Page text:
HISTORY OF BETHEL, CONNECTICUT
Bethel covers 17 square miles of rolling hills in northern Fairfield County, 10 minutes from Danbury.
Bethel was a part of Danbury until 1855.
Around 1700 or earlier the first settlement of Bethel.
1730s or 1740s some of the earliest homes, such as the saltbox at 27 Grassy Plain Street and another at 63 Grassy Plain Street, were built around this time.
1759 church members such as Ebenezer Hickok, Lemuel Beebe, Isaac Hoyt, Thomas Starr, and Phineas Judd found it both difficult to travel to church in Danbury and when there, to get a seat. They petitioned the General Assembly to form two distinct ecclesiastical societies, the First and Second Congregational Societies, creating a new second parish in the eastern portion of Danbury. The new area was called Bethel (which means house of God).
1760 71 people were members of the church. Bethel ran most of its affairs through the church. (Bethel's first Congregational minister was Noah Wetmore)
1760 Captain Benjamin Hickock built the house at 245 Greenwood Avenue and used it as a tavern.
1775-1782 American Revolution.
1777 (April) the city's records were burned by the British in the British raid on Danbury..
Late 18th century to mid-20th century hat manufacturing was the basis of the town's economy.
Late 1700s P. T. Barnums grandfather built one of the town's earliest hotels, the Barnum Tavern. (It still stands.)
Late 1700s and early 1800s shoemaking was another important industry.
Early 19th century comb-making, primarily of cowhorn, was an important industry to the town.
1810 Phineas Taylor Barnum, the great circus showman, was born in Bethel and remained there until the winter of 1834-35. He lived at 55 Greenwood Avenue. He worked as a merchant in his dads general store. Later he ran his own fruit and confectionery store.
1819-1835 the Barnum Tavern run by P.T. Barnum's parents. It was later known as the Israel H. Wilson Hotel.
1820-1850 comb-making was at its peak. There were at least 20 factories devoted to comb-making in Bethel.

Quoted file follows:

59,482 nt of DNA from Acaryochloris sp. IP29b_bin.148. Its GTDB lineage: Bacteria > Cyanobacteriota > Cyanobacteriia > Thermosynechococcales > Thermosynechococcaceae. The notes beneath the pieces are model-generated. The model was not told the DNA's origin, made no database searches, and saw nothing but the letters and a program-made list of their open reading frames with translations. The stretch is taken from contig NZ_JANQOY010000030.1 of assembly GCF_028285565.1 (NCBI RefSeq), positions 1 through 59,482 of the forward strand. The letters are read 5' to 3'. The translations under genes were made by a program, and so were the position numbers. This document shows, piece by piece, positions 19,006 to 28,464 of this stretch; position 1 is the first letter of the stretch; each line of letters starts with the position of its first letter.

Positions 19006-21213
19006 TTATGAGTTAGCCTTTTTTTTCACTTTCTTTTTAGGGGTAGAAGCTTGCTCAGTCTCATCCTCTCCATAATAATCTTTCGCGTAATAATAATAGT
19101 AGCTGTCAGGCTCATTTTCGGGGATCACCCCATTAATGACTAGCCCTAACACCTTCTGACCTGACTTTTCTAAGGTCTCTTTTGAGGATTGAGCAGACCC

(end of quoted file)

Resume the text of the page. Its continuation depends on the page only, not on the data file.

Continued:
1820 Oliver Shepard, the first postmaster, appointed.
1830 Barnum built a house for his new bride, Charity Hullet at 44 Chestnut Street (still standing).
Winter of 1834-1835 Barnum leaves Bethel.
1842 the original part of the library built.
1842-1843 the Second Meeting House on Main Street built.
second half of the 19th Century tobacco for cigars was grown on farms in the Stony Hill and Plumtrees Districts. Bethel has also been home to factories producing silk, slippers, corsets, and bicycle seats.
1855 Bethel incorporated as a town independent of Danbury.
1860 the Bethel Opera House on Greenwood Avenue built by Augustus A. Fisher. It once served as a silent movie theater, the Barnum Theatre. It was known as Fisher's Hall, then Nichols' Opera House.
1861 the United Methodist Church structure (the oldest church building in Bethel) built.
1861-1865 the Civil War.
1865 the Second Meeting House building ceased being used as a house of worship. (It was moved and now is home to the Veterans of Foreign Wars and the Bethel Historical Society.)
1867 the third First Congregational Church of Bethel on Main Street built.
Circa 1867 building of the Plumtrees School (which still exists at the corner of Plumtrees and Taylor Roads).
1879 the town created its own water supply from the Eureka Reservoir.
Late 1880s electricity became available.
1881 P. T. Barnum donated a 18-foot high bronze Triton fountain to the town.
1883 St. Mary Church on Greenwood Avenue built.
1891 two years before his death, Barnum visited Bethel for the last time.
1892 dedication of a memorial statue to the those Bethelites who died in the Civil War. The statue is at Center Cemetery on South Street.
1909 Maria Parloa gave the town $2,000 dollars to start a library.
1909 the St. Thomas Episcopal Church built.
1914 the Seelye family donated the current library building.
1924 the P.T. Barnum Triton fountain having froze and cracked, was disassembled and hauled away.
1928 the old P.T. Barnum Triton fountain was replaced by the Doughboy statue, sculpted by E.M. Viquesney of Spencer, Ind.
1930s & 1940s the Bethel Opera House was called Leeja Hall and was used for town meetings as well as a high school gym. It now houses a restaurant, shops and White Light Studio.
1932 the first vodka distillery in the U.S. opened in Bethel. Rudolph Kunett produced the first bottle of Smirnoff vodka. He had purchased the Smirnoff family's secret vodka recipe.
1939 Mr. Kunett sold his distillery to Heublein Inc.
1950 to1960 the town's population was 8,200.
early 1960s Interstate 84 constructed.
By 1968 the last working hat factory had closed.
1970s & 1980s two industrial parks, Berkshire Corporate Park and the Francis J. Clark Industrial Park, constructed.
1986 the Bethel Historical Society and the Connecticut Historical Society made an historic survey of 85 sites in the downtown area.
1993 Patrick Wild appointed the town's first historian.
The Bethel Answer Book http://www.munic.state.ct.us/BETHEL/histo.htm
Bethel Chamber of Commerce http://www.bethelchamber.com/townhistorygovernment.html
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